# ANN produces different result every time it's run

I tried an artificial neural network (ANN) model. Using same data set, it gives a different answer every time I run it in MATLAB. Does anyone why this happens and can suggested the best way to analyze the result?

Different model runs producing different outcomes is a common outcome with ANNs. The response surface over which the minimization takes places is nonconvex and many (all?) ANN estimation methods are sensitive to the starting point of the optimizer, among other inputs.

People who are new to neural networks are often surprised by non-determinism, since it stands in contrast to strongly convex optimization problems like OLS or logistic regression, where global minima can reliably be found (so long a certain regularity conditions are met).

To fix in your mind how this works, consider some random initialization $$x^{(0)}$$. You supply a mini-batch to the neural network and compute the gradient and apply the update, so now you have $$x^{(1)} = x^{(0)} - \eta \nabla f(x^{(0)})$$ where $$\eta$$ is the step size.

Now you start over and make a new random initialization $$\tilde{x}^{(0)} \neq x^{(0)}$$. Now the gradient update is given by $$\tilde{x}^{(1)} = \tilde{x}^{(0)} - \eta \nabla f(\tilde{x}^{(0)})$$. In general, we will have $$\tilde{x}^{(1)} \neq x^{(1)}$$: we started at a different spot on the optimization surface each time, and also we used stochastic gradient descent to take a step in the direction of the expected gradient, where the expectation is estimated using a small sample of the training data. Each of these conditions implies that we are likely to end up at a different location: we started in 2 different places ($$x^{(0)}$$ or $$\tilde{x}^{(0)}$$), and we moved in 2 different directions (the value of $$\nabla f$$ is different).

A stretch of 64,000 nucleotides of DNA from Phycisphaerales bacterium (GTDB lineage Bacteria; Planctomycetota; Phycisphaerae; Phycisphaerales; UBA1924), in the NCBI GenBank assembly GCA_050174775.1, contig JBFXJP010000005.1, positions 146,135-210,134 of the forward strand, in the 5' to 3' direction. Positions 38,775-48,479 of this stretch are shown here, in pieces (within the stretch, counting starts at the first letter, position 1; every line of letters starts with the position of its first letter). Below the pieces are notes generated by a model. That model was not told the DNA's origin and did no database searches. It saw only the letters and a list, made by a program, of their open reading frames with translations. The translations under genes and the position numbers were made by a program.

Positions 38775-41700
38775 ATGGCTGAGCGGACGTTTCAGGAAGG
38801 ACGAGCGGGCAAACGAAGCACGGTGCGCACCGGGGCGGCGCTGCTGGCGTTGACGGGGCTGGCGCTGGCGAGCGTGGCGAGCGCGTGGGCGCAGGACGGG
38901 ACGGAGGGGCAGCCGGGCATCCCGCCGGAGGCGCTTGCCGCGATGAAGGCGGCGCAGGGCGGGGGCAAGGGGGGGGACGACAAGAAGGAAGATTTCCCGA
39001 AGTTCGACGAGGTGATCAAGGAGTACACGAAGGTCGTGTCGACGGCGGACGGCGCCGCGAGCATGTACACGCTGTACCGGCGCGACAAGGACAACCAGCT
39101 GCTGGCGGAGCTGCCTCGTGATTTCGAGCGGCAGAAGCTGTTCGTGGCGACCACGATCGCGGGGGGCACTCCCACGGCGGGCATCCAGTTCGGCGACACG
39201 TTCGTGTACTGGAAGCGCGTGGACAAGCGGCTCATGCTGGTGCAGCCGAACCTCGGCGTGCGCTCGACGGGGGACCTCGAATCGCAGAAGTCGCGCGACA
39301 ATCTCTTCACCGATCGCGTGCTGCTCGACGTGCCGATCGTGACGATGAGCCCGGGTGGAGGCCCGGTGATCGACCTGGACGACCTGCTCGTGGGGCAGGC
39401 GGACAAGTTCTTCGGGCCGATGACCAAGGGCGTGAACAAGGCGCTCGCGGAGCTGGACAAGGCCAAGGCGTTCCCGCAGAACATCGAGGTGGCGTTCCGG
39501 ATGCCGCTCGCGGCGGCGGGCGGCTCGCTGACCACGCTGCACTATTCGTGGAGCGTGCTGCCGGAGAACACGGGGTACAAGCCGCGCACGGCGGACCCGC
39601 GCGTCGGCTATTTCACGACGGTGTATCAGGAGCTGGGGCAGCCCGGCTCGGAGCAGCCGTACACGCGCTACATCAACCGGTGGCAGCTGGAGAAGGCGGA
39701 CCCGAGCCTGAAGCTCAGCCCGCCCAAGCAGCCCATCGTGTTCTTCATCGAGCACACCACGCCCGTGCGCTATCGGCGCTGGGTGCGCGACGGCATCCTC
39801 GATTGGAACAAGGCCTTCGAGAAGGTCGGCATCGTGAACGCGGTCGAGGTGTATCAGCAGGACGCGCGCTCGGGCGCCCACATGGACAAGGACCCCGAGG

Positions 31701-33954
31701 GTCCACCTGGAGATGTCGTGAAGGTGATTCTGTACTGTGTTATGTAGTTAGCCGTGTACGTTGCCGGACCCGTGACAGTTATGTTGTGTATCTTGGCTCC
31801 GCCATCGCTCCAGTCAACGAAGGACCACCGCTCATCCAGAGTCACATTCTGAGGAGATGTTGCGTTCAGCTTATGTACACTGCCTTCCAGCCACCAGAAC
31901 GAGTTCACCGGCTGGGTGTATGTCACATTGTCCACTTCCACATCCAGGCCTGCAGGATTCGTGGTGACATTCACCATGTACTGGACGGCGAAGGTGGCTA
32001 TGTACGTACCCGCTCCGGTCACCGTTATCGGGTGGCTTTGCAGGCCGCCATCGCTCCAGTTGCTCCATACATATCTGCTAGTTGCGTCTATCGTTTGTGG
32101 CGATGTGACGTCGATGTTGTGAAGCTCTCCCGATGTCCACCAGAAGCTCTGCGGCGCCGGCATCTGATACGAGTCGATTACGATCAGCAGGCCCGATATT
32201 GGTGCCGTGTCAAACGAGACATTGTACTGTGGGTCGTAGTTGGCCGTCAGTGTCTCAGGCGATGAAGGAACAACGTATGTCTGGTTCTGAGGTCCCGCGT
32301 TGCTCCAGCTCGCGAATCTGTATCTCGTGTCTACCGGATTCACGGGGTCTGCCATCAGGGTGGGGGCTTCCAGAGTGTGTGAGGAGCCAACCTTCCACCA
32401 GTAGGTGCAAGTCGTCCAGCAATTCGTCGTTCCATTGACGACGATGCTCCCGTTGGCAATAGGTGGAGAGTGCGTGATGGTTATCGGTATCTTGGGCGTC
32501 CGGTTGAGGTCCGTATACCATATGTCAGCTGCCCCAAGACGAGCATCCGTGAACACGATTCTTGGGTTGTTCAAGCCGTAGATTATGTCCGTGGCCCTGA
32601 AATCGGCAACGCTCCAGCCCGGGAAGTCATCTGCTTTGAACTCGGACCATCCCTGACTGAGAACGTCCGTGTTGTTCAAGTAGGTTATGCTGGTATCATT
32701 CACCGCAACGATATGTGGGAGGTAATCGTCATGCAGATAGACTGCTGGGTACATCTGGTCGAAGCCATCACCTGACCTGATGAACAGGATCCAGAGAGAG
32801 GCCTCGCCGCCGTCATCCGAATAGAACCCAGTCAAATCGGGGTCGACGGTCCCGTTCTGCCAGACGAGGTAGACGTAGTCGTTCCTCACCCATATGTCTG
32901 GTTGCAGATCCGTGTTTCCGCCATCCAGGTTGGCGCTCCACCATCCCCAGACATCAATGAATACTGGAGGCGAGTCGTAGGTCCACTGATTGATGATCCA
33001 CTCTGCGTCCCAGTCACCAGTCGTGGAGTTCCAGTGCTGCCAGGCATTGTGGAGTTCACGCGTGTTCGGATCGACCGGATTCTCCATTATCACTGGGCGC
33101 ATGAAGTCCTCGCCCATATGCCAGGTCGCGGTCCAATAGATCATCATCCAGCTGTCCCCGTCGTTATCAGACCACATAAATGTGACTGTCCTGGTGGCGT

You could fix the model to start optimization at a particular point, which would remove one source of randomness, but perhaps not all sources of randomness (such as SGD, or dropout, or the random sampling step in a variational auto-encoder). Fixing the random seed should make the results reproducible in all places that seed is used. Depending on the software, use of third party libraries or similar corner-cases could mean that you have to set the random seed separately for each software component.

• IF doing this the ANN output result will be consistent? Jan 16 '17 at 23:26
• @bbadyalina Not necessarily. To produce a consistent output, you would have to fix every random component of the model estimation, and it is not clear that the only random component of the model that you are estimating is initialization. The last paragraph provides an example of a second source of randomness: mini-batching.
– Sycorax
Jan 17 '17 at 16:36